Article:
Editorial: Diverse classes are integral to liberal education

The Oak Leaf

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SRJC is considering the addition of a course on Islam for the Fall 2011 semester, which the Oak Leaf thinks is long overdue. This course would join existing classes that cover Christianity, Judaism, and other world religions to give students the opportunity to study people and belief systems that, though maybe not our own, influence the world we live in.

Understanding Islam is more relevant today than ever, with the U.S. embroiled in two wars with peoples who not only fight for political and social reasons, but for religious beliefs as well. One of the important ideas to understand is that radical Islamic groups don’t define Islam.

However, understanding Islam is crucial to understanding the socio-political reality where these groups can take shape and gain power. The more that students learn about the world we live in and the people who we as a country must interact with now and in the future, the better we will be prepared to find peaceful common ground.

However, like many other classes, school budget cuts threaten to cut the Islam class. While losing a course in Islamic studies would be unfortunate, it is indicative of the greater loss of class diversity that budget cuts have brought.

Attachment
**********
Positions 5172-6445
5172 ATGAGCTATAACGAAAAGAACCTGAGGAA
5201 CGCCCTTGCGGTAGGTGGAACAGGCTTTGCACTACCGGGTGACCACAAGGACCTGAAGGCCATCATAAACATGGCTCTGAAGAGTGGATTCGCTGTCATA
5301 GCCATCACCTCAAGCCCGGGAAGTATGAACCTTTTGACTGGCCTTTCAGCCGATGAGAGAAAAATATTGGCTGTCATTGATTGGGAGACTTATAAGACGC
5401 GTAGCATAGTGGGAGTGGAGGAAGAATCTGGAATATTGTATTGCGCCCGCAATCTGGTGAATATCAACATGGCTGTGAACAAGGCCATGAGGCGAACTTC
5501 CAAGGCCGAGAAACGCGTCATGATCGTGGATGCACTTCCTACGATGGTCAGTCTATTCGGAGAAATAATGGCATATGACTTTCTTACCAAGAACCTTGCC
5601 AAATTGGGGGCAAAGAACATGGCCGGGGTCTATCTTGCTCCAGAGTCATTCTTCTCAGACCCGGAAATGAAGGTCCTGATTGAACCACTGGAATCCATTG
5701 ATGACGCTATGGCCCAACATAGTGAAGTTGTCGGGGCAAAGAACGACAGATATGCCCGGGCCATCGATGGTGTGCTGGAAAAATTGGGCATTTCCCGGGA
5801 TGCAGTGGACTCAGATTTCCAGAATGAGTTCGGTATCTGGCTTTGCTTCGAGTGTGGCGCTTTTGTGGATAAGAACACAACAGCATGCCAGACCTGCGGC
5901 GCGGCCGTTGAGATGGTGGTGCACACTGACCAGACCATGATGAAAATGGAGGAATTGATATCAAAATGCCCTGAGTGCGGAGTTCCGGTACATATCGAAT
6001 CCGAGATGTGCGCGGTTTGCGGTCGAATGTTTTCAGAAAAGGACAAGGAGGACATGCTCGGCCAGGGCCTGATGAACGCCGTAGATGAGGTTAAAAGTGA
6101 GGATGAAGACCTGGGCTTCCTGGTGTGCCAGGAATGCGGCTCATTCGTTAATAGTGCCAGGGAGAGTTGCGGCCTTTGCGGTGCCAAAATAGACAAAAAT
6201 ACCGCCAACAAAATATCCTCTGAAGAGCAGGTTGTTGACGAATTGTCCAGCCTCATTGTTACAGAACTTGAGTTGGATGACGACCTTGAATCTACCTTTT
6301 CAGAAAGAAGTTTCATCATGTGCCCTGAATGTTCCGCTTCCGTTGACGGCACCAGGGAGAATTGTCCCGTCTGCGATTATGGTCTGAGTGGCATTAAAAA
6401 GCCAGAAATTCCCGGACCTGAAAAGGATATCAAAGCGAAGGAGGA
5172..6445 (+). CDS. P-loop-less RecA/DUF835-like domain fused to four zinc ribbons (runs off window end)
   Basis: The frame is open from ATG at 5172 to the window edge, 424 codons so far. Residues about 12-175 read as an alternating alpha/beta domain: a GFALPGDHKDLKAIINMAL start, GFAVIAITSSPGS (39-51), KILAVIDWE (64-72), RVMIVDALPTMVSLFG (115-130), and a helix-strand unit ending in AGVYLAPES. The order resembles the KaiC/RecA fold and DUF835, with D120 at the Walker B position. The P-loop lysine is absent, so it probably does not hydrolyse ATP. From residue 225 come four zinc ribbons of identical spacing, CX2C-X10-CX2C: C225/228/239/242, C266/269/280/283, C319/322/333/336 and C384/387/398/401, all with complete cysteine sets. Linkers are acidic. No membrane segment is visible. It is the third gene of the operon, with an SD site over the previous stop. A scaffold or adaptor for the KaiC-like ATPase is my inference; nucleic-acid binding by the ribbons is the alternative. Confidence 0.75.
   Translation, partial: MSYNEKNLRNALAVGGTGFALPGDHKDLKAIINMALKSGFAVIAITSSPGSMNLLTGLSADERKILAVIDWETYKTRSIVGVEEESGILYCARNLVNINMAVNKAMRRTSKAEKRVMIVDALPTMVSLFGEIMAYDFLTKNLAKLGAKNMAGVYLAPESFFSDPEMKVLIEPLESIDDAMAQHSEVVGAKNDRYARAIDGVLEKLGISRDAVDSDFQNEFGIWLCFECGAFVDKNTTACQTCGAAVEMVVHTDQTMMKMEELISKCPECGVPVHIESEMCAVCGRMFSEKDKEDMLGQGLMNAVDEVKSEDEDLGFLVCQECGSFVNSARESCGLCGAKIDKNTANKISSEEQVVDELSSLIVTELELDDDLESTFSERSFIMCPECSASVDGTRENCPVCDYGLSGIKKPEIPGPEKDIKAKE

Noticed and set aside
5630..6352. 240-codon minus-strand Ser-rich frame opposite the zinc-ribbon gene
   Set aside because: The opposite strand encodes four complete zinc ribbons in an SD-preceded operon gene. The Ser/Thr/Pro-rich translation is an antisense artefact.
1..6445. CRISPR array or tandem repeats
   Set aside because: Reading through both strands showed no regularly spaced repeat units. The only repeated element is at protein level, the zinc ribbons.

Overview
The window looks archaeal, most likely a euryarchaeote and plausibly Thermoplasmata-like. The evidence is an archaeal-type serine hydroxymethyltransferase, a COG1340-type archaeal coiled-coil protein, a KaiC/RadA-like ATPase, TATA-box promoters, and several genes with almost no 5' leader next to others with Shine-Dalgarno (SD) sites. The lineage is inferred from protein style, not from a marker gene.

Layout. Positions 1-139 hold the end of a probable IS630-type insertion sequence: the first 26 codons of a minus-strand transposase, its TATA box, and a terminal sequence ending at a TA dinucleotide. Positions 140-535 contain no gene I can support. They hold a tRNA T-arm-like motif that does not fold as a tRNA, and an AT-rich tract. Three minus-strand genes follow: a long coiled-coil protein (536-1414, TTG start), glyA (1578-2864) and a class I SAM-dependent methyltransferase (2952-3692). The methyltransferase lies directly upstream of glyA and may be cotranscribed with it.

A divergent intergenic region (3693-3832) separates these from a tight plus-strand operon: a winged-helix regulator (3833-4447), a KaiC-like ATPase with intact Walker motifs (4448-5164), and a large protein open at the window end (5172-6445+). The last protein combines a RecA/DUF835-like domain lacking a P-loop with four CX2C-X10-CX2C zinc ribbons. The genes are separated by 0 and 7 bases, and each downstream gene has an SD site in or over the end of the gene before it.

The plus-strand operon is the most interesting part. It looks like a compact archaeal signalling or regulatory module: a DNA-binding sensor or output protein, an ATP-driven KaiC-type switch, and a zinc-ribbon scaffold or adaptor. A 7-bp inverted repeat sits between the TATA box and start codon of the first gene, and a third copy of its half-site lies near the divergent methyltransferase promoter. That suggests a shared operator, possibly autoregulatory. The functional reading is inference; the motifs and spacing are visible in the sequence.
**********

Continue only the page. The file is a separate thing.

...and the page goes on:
An integral part of the California university system is the idea that students receive a liberal education, that we learn about a lot of different stuff in addition to a chosen focus. It’s the reason that general education requirements exist in the first place. Liberal education can’t exist without a diverse selection of classes, and though course diversity is certainly not gone at SRJC, it has been negatively affected in the last few years.

Often the most interesting classes are the ones that focus on specific topics outside the mainstream courses, and these are the first classes to get cut. It’s unfortunate because it’s interesting subjects and classes that drive undecided students to choose a major or career path.

SRJC’s lone robotics class is a prime example of such a class. Though it may seem like a niche class for those inclined towards engineering, it’s also where students can learn the practical aspects of robotics through creativity. It already has the “coolness factor” of building a working robot, but it serves as a fun introduction to a specialized branch of engineering.

There’s no blame that hasn’t already been placed somewhere for SRJC’s current budget woes, but it’s important to stay aware of what SRJC is really losing. Trouble getting into necessary classes for transfer is one thing, but students should remember that the ultimate goal of college isn’t to jump through hoops for a piece of paper; it’s to acquire a well-rounded education.

 

 

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